Mixing and Water-Mass Formation in the Australian Subantarctic

Rory O. R. Y. Thompson Division of Oceanography, CSIRO Marine Laboratories, P.O. Box 21, Cronulla, NSW 2230, Australia

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R. J. Edwards Division of Oceanography, CSIRO Marine Laboratories, P.O. Box 21, Cronulla, NSW 2230, Australia

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Abstract

A cruise south of eastern Australia confirmed the formation of a Subantarctic Mode Water type in late winter on the equatorward side of the Subantarctic Front. This water type, mixed with the winter surface waters farther north, would form the T-S relation observed in the Tasman Sea intermediate waters.

A subsurface formation of Antarctic Intermediate Water is supported by data collected in the Polar Frontal Zone. A matrix method for analyzing mixing indicates that the Antarctic Intermediate Water is formed from a mixture of Circumpolar Deep Water and Antarctic Surface Water, with effectively no input from the Subantarctic Mode Water. The nutrient data were found to add very little information on the mixing once the temperatures and salinities are known.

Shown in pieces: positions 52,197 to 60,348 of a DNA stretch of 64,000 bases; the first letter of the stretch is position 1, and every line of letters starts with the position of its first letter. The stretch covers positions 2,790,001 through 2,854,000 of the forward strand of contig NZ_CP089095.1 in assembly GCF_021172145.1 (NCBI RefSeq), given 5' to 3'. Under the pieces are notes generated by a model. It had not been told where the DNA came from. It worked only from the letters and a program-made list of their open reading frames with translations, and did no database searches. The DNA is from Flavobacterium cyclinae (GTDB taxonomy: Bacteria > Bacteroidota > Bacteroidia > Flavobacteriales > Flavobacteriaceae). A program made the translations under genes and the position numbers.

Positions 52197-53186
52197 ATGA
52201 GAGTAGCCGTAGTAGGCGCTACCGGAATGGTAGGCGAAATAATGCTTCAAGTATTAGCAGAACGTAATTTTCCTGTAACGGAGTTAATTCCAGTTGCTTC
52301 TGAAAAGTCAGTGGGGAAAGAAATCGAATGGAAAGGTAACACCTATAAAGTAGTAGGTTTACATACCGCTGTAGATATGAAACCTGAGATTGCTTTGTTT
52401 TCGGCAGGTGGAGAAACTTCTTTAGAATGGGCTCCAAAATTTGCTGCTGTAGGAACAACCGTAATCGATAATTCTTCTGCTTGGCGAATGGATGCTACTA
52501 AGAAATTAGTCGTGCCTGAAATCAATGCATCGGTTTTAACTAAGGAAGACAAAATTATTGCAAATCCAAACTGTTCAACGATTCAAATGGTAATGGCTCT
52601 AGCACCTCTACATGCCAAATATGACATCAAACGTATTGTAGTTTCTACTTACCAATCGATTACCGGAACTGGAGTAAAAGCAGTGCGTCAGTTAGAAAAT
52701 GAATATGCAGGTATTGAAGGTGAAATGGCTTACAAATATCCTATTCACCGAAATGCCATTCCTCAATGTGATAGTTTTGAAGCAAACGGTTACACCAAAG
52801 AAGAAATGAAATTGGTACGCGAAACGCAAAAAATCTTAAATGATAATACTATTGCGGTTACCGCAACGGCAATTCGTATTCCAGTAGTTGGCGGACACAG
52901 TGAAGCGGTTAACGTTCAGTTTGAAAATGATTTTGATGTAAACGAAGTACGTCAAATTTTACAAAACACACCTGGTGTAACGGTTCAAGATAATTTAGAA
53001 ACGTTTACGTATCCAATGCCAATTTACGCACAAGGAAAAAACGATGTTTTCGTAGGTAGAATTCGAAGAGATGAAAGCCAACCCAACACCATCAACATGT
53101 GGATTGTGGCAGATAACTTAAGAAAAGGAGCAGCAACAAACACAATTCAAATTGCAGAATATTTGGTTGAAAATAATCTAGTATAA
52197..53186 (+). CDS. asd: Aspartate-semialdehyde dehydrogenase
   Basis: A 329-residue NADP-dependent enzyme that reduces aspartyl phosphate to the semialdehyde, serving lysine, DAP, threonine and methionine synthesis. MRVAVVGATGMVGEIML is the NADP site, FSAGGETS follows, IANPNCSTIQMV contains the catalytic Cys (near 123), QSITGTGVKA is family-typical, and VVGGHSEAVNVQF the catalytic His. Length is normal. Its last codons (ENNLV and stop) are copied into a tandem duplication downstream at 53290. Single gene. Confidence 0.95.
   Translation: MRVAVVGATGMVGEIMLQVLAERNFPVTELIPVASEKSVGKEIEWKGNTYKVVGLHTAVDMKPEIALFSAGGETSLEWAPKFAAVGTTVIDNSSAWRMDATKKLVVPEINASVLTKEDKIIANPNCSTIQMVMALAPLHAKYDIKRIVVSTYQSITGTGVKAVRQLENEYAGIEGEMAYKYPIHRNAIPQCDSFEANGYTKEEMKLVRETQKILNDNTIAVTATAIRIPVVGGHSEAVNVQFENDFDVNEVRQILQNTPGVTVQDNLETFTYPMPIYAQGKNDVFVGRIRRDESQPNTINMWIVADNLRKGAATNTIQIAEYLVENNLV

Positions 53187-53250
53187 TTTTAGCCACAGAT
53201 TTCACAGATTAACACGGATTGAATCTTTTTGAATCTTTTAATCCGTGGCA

Abstract

A cruise south of eastern Australia confirmed the formation of a Subantarctic Mode Water type in late winter on the equatorward side of the Subantarctic Front. This water type, mixed with the winter surface waters farther north, would form the T-S relation observed in the Tasman Sea intermediate waters.

A subsurface formation of Antarctic Intermediate Water is supported by data collected in the Polar Frontal Zone. A matrix method for analyzing mixing indicates that the Antarctic Intermediate Water is formed from a mixture of Circumpolar Deep Water and Antarctic Surface Water, with effectively no input from the Subantarctic Mode Water. The nutrient data were found to add very little information on the mixing once the temperatures and salinities are known.

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